Elymus wiegandii (Wiegand's Wild Rye)
|Also known as:|
|Habitat:||part shade, sun; averate to moist soil; rich woods, floodplain forest, river banks, forest openings|
|Fruiting season:||July - September|
|Plant height:||4 to 6.5 feet|
|Wetland Indicator Status:||GP: FAC MW: FAC NCNE: FAC|
|MN county distribution (click map to enlarge):|
|National distribution (click map to enlarge):|
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A single thick spike 4 to 12 inches long at the tip of the stem, drooping from near the base, with a group of 2 or 3 erect to ascending spikelets (flower clusters) at each node. Each spikelet is 12 to 20 mm long (excluding awns) and usually has 4 to 6 florets, occasionally 3 or 7; the uppermost 1 or 2 florets may be sterile. Color is commonly pale blue-green at flowering time.
At the base of a spikelet is a pair of bracts (glumes), both firm, hairless to variously hairy, the hairs short and stiff or long and silky, 1 to 3-veined, narrowly oblong-elliptic tapering at the tip to a straight awn about as long as the body, .4 to .9 mm wide, 12 to 30 mm (to 1+ inch) long including the awn, the base somewhat hardened, slightly narrowed, more or less straight and not distinctly bowed. Florets are surrounded by a pair of bracts (lemma and palea), the lemma usually hairy, 5-veined, the body 10 to 15 mm long with a straight awn 15 to 30 mm long; the palea is slightly shorter than the lemma, hairless, minutely notched at the tip.
Leaves and stems:
The 9 to 16 leaves are alternate, up to 14 inches long, 10 to 24 mm (~1 inch) wide, mostly flat, usually arching, fairly evenly distributed along the stem, and often sparsely long-hairy though may become hairless.
The sheath is hairless, occasionally with a few long hairs, and has a pair of small brown to purplish lobes (auricles) at the apex. The ligule (membrane where the leaf joins the sheath) is up to 1 mm long, more or less straight across, and lacks a fringe of hairs. Nodes are hairless and mostly hidden in the sheaths. Stems are unbranched, smooth, erect, single or multiple from the base, forming loose to dense clumps. The whole plant may be variously covered in a waxy bloom (glaucus), giving a bluish tint.
The awns may remain relatively straight or bend or curve outward as spikelets mature, all turning a light brown when dry. Florets drop off individually as they mature, leaving the glumes behind on the stalk. Grains (seeds) are elliptic, purplish-brown, and have a tuft of white hairs at the tip.
There are 10 Elymus species in Minnesota (not counting vars/subspecies); Wiegand's Wild Rye is one of the less common and was once considered a form of Canada Wild Rye (E. canadensis). It is found in sandy or gravelly soils, along river banks and forest openings such as trail edges and roadsides. Except for an undated record (likely 1890s) from Minneapolis, its range in the state is in the northern half, but its presence in Iowa and Wisconsin would make it possibly present in southern Minnesota as well, possibly along the Root or Canon Rivers. It may well be under-reported in the state.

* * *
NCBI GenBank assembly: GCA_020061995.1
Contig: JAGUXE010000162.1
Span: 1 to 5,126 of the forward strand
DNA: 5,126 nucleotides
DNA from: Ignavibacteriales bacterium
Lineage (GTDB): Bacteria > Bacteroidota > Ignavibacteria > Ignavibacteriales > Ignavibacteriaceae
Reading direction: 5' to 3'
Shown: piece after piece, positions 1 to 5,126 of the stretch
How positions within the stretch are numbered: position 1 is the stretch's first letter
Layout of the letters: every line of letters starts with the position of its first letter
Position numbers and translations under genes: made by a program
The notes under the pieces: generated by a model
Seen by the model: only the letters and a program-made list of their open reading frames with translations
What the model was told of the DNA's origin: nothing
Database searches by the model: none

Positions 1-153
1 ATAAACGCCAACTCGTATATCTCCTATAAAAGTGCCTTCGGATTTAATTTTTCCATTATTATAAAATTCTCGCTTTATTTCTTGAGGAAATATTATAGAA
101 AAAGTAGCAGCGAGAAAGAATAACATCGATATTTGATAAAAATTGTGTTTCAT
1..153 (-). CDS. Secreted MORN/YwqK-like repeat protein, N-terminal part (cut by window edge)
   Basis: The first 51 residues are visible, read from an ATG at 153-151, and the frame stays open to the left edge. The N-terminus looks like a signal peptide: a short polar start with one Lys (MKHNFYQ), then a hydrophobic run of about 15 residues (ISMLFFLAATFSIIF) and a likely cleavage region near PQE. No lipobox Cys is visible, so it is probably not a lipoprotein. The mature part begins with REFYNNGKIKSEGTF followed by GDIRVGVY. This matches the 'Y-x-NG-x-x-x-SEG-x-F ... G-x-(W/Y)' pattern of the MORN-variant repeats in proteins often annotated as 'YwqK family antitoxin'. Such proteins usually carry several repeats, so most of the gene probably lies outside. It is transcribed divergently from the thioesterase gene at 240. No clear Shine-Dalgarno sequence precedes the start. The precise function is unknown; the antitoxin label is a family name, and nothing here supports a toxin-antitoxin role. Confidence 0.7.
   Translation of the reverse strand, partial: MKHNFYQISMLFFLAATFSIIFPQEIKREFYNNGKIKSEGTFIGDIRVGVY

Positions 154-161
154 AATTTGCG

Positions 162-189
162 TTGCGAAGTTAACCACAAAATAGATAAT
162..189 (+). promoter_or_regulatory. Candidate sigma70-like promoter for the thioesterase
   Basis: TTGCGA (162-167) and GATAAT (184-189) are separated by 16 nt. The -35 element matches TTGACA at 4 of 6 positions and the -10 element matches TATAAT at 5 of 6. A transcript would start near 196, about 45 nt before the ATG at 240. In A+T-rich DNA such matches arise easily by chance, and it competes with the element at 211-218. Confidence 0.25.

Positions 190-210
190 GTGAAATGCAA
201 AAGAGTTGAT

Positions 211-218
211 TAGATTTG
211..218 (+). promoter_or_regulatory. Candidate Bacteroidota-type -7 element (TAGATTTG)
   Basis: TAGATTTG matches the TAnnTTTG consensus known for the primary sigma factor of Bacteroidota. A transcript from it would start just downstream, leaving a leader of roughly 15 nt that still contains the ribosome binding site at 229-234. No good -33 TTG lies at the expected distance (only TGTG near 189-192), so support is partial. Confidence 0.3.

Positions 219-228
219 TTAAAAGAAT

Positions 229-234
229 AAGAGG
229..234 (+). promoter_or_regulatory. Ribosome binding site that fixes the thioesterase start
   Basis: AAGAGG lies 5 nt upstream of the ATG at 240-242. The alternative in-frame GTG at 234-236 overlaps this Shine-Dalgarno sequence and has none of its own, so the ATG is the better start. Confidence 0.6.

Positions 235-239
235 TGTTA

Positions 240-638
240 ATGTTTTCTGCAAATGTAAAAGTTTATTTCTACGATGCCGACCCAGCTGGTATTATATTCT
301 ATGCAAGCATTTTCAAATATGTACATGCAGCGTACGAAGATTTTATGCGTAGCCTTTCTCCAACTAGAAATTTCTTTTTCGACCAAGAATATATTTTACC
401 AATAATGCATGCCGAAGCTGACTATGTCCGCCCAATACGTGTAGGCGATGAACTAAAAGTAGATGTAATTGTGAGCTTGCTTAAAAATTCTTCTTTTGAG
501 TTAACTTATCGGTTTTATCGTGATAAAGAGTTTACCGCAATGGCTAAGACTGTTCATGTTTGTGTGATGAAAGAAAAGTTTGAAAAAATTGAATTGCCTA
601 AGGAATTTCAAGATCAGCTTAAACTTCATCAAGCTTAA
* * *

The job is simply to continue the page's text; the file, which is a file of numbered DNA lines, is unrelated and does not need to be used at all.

Elymus wiegandii is distinguished by its tall (to 6+ ft) leafy stems, broad leaves, and long, thick spike drooping from near the base. It has 2 or 3 spikelets per node; 4 to 6 florets per spikelet; hairy lemmas; glumes and lemmas both long-awned; both glumes hairless or not, nearly equal in size, .4 to .9 mm wide and hardened but essentially straight at the base, not bowed; florets drop off above the glumes; plants often somewhat glaucus; 9 to 16 arching leaves to 20+ mm wide that may have a few long, silky hairs, though the hairs may not persist.
There are several Elymus species with nodding spikes that may be confused with E. wiegandii; Interrupted Wild Rye (Elymus diversiglumis) has glumes that are distinctly unequal in length and less than .5 mm wide, leaf nodes that are mostly exposed and is less likely to be glaucous; Silky Wild Rye (Elymus villosus) has hairy glumes, lemmas, sheaths and leaves; Canada Wild Rye (Elymus canadensis) is a smaller plant (commonly 3 to 4 ft tall), usually fewer than 8 leaves that are firm and 10 to 15 mm wide, spikes are slightly nodding to arching, widest glumes at least 1 mm wide; Riverbank Wild Rye (Elymus riparius) usually has 2 spikelets per node, 2 or 3 florets per spikelet, and leaves 8 to 15 mm wide.
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Photos by K. Chayka taken in Becker County and in her garden. Photos by Peter M. Dziuk taken in Fillmore County.
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